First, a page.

The Doors: The Doors of Perception
It’s the rock legend everyone can recite by heart, but no one can agree on. This is the story of Jim Morrison, as told by his bandmates and close associates.
I got a phone call saying Jim was dead,” recalls Doors guitarist Robby Krieger. “I didn’t believe it because we used to hear stuff like that all the time. I thought he’d outlive everybody.” Krieger thought wrong: Jim Morrison, self-styled poet, psychosexual provocateur and rock rebel, thwarted his friend’s expectations one last time by dying, apparently of heart failure, in a Paris bathtub on July 3, 1971. He was 27.
And while dead men tell no tales, live ones certainly do. In the years since Morrison’s death, the facts of his troubled life have fueled dozens of books, scores of web sites, an acclaimed biopic by Oliver Stone and even a comic book or two. The story is as familiar to rock fans as that of Icarus was to the ancient Greeks: In 1967 Elektra released the debut album by the Doors, a Los Angeles quartet. Fronted by former UCLA film student Jim Morrison, the band challenged good vibrations of the prevalent hippie culture with brooding, trance-inducing songs that celebrated madness, chaos and fucking your mother. It’s a stance for which they have never made any apologies, societal disapproval notwithstanding.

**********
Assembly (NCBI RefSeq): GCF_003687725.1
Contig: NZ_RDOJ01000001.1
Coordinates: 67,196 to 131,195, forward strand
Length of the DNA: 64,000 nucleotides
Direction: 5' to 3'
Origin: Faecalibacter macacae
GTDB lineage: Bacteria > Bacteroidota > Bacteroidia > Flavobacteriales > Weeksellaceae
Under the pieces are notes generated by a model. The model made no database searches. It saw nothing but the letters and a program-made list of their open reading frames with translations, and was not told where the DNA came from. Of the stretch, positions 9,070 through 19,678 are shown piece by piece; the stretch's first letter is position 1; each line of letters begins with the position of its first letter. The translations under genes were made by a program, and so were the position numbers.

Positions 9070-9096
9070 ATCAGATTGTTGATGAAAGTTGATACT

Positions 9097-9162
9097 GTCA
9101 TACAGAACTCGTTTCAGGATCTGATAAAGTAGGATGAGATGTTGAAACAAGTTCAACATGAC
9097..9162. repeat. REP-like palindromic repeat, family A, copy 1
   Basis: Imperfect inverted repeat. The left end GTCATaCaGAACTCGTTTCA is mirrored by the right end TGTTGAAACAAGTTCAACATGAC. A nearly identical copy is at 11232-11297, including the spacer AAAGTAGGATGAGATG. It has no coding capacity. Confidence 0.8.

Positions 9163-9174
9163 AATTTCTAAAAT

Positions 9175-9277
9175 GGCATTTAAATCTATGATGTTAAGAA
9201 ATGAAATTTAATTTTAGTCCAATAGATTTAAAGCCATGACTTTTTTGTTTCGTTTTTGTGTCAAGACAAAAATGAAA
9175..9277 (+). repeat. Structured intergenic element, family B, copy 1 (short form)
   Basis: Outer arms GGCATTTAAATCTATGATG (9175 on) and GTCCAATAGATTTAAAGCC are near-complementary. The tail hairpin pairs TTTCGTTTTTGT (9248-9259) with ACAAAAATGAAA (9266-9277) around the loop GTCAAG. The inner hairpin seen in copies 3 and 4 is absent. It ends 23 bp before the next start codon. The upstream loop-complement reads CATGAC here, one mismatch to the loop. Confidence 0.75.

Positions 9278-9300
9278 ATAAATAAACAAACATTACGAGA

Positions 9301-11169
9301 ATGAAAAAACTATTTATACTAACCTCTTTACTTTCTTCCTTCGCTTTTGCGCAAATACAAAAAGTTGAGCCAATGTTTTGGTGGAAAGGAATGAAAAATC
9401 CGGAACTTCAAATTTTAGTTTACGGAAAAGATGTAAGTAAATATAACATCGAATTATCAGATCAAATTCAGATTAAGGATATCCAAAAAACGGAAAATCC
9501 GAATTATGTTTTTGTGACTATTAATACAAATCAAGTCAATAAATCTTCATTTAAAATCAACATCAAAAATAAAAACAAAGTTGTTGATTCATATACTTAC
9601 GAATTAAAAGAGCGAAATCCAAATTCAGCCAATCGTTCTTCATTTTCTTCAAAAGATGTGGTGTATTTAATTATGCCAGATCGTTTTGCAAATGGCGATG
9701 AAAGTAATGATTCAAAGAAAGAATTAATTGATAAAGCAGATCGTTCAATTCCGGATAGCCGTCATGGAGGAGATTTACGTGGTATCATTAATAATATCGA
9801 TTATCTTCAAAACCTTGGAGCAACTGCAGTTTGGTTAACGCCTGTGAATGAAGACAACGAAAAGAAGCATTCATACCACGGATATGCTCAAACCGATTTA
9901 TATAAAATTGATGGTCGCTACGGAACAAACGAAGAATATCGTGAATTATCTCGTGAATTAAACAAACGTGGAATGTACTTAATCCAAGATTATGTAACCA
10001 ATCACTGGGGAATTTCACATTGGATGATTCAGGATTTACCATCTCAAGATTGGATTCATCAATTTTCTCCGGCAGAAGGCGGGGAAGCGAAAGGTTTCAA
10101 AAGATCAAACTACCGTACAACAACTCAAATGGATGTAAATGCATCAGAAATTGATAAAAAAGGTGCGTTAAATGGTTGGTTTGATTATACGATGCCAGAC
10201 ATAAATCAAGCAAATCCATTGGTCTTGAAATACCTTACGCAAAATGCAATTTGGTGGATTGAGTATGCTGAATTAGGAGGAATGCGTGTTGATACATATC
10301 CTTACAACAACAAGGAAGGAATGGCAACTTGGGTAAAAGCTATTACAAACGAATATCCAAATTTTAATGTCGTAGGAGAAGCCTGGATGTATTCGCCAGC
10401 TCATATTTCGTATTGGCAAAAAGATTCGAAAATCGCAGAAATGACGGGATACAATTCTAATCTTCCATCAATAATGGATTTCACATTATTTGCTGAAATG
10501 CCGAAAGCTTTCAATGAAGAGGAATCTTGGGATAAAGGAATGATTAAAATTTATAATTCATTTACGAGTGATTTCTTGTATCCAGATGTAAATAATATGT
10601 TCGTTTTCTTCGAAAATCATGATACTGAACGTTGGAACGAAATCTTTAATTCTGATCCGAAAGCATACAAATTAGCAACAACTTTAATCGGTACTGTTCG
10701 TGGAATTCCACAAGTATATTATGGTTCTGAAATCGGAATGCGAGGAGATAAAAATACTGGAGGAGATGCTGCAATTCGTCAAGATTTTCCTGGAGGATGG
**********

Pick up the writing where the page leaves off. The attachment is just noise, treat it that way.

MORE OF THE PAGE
“To deny the darkness of the soul is to be but half a human being,” says keyboardist Ray Manzarek. “But we had both sides. The Doors were a balancing act between the light and the dark. I mean, the solos in ‘Light My Fire’ are as joyous as life gets.”
In fact, it was the hit single “Light My Fire” that catapulted the band into the limelight and helped the Doors become one of the biggest—and certainly most unexpected— hits of 1967, demonstrating that a band could be dark, weird and commercially successful.
From there, the Doors entered an exhaustingly accelerated life cycle, touring endlessly while also managing to record five more studio albums in just four years. But as the band’s popularity grew, Morrison himself began to disintegrate, mutating from pin-up visionary to dissolute, overweight rock star. The singer hit rock-bottom on March 1, 1969, when he was arrested for allegedly screaming obscenities and committing indecent exposure while onstage in Miami. After the bust, Morrison recorded two more albums with the Doors, then fled to Paris for some “rest and relaxation.” He never returned.
The story may be familiar, but the more the yarn is told, the taller the tales grow. Some more exotic accounts, for example, have Jim faking his death and escaping to the Bahamas, where he currently tends bar.
With the recent release of a newly remastered Doors box set and a star-studded Doors tribute album near completion, the time was right to try and set the record straight. To do so, we spoke with those who knew Jim best: the three surviving members of the Doors— Manzarek, Krieger and drummer John Densmore— as well as Danny Sugerman, who began his association with the band as a teenaged errand boy and ended up as their manager, and engineer/producer Bruce Botnick, who was in the studio for every Doors session.
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